Scientists propose a molecular explanation for degenerative disease

An international collaboration jointly led by scientists from Trinity College Dublin has shed new light on the origins and molecular causes of age related degenerative conditions including Motor Neurone Disease (MND). The new perspective provided by this work may lead the way to new treatments and early diagnoses.

The article which has just been published in the leading peer reviewed, international journal Cell, offers new opportunities for early diagnosis of age related degenerative diseases before symptoms appear, including through the identification of disease causing genes. It also suggests specific strategies for developing therapies which might have both preventative and therapeutic benefits for this class of degenerative disease.

Commenting on the significance of the findings co-lead author Professor Mani Ramaswami, Professor of Neurogenetics at the School of Genetics and Microbiology, Trinity College Dublin said: "Degenerative diseases, such as MND, are a poorly understood and largely untreatable set of life limiting diseases which can leave people unable to do the everyday things that the rest of us, particularly the young, take for granted. These age-associated diseases have far-reaching socioeconomic impacts. If you can predict the disease you may be in a position to slow down its onset and progression through therapeutic interventions. With these types of diseases this is significantly more effective than trying to treat the condition once symptoms have appeared. The potential for early diagnosis and delaying the onset of motor or by perhaps ten years is of potentially profound importance in an ."

There are nearly 120,000 cases of MND diagnosed worldwide each year with about 300 people in Ireland living with the disease at any one time.

The research just published proposes that the normal biology of mRNA regulation in neurones, in which RNA is generally silenced and only activated in the correct place and time, makes it susceptible to both age-related decline and disturbance by genetic mutation. Altered RNA regulation (ribostasis), therefore, may be a frequent causative factor in . While normal RNA regulation involves regulated and reversible assembly of RNA-protein particles, both increased cellular age and mutation push the process towards hyperassembly, which leads to altered pools of RNA or RNA regulatory proteins in that contribute to their eventual death.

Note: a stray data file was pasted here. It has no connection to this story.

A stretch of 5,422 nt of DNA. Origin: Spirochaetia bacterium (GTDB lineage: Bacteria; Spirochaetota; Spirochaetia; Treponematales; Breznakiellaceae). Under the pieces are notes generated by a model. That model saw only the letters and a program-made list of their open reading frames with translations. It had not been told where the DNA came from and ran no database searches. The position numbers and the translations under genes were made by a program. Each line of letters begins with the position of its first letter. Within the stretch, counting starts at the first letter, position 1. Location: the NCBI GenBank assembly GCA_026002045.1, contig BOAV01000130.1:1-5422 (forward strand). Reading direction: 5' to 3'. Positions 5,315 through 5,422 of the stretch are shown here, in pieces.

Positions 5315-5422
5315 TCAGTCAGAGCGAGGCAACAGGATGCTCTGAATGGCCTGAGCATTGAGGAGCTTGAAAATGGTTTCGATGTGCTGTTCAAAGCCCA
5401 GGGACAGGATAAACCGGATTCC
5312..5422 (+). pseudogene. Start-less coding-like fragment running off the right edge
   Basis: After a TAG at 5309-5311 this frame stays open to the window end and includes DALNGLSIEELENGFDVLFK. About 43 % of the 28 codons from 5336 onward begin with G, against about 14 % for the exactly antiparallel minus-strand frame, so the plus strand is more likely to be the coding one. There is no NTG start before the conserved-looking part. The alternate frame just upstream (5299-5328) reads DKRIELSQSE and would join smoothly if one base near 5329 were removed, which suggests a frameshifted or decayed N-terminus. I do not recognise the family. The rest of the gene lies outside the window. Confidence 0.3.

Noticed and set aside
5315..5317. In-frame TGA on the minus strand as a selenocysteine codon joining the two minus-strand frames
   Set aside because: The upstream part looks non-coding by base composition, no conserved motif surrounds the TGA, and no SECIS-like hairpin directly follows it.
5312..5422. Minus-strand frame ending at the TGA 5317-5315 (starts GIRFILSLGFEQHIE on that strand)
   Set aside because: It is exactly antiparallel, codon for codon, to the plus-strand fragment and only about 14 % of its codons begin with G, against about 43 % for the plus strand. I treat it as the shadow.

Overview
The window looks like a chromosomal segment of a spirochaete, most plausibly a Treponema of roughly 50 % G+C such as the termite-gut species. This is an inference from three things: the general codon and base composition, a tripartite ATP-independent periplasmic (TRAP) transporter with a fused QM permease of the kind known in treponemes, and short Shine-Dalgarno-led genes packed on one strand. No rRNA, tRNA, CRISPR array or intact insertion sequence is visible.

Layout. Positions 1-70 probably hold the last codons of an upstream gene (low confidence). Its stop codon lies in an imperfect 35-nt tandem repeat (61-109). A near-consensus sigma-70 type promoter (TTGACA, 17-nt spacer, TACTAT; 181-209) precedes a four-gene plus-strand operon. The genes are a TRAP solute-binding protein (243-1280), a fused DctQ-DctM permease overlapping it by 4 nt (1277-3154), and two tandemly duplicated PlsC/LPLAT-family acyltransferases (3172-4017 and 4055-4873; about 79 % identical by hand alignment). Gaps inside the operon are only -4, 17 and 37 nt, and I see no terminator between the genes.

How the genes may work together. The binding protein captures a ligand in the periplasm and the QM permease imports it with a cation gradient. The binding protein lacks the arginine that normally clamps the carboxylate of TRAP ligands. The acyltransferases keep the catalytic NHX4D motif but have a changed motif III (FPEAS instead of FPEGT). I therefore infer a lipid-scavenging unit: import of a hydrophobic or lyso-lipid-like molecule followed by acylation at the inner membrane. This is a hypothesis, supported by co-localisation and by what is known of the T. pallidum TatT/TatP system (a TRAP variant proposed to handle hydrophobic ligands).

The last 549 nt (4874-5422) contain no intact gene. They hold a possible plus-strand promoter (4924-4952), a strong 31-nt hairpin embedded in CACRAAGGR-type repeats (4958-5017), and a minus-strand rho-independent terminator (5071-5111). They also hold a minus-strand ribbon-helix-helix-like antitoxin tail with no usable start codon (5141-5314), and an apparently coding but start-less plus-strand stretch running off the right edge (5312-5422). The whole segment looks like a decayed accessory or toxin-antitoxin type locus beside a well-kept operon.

Co-authors of the publication, Professors Ramaswami, Taylor (St. Jude Children's Research Hospital, Memphis) and Parker (University of Colorado) have based their model on a synthesis of findings from their collaborations and recent work by their individual research groups.

The article is titled "Altered 'Ribostasis': RNA-protein granule formation or persistence in the development of degenerative disorders."

More information: www.cell.com/abstract/S0092-8674(13)00946-X

add to favorites email to friend print save as pdf

Related Stories

Researchers identify quadruplex structure in C9ORF72

Dec 24, 2012

(Medical Xpress)—A Motor Neurone Disease (MND) Association funded research project at UCL has given new insights into the structure and function of an MND gene called C9ORF72. The work is published in the journal Scientific Re ...

Recommended for you

NIH issues finalized policy on genomic data sharing

10 hours ago

The National Institutes of Health has issued a final NIH Genomic Data Sharing (GDS) policy to promote data sharing as a way to speed the translation of data into knowledge, products and procedures that improve health while ...

The genes behind the guardians of the airways

16 hours ago

Dysfunctions in cilia, tiny hair-like structures that protrude from the surface of cells, are responsible for a number of human diseases. However the genes involved in making cilia have remained largely elusive. ...

Cancer leaves a common fingerprint on DNA

Aug 25, 2014

Regardless of their stage or type, cancers appear to share a telltale signature of widespread changes to the so-called epigenome, according to a team of researchers. In a study published online in Genome Me ...

User comments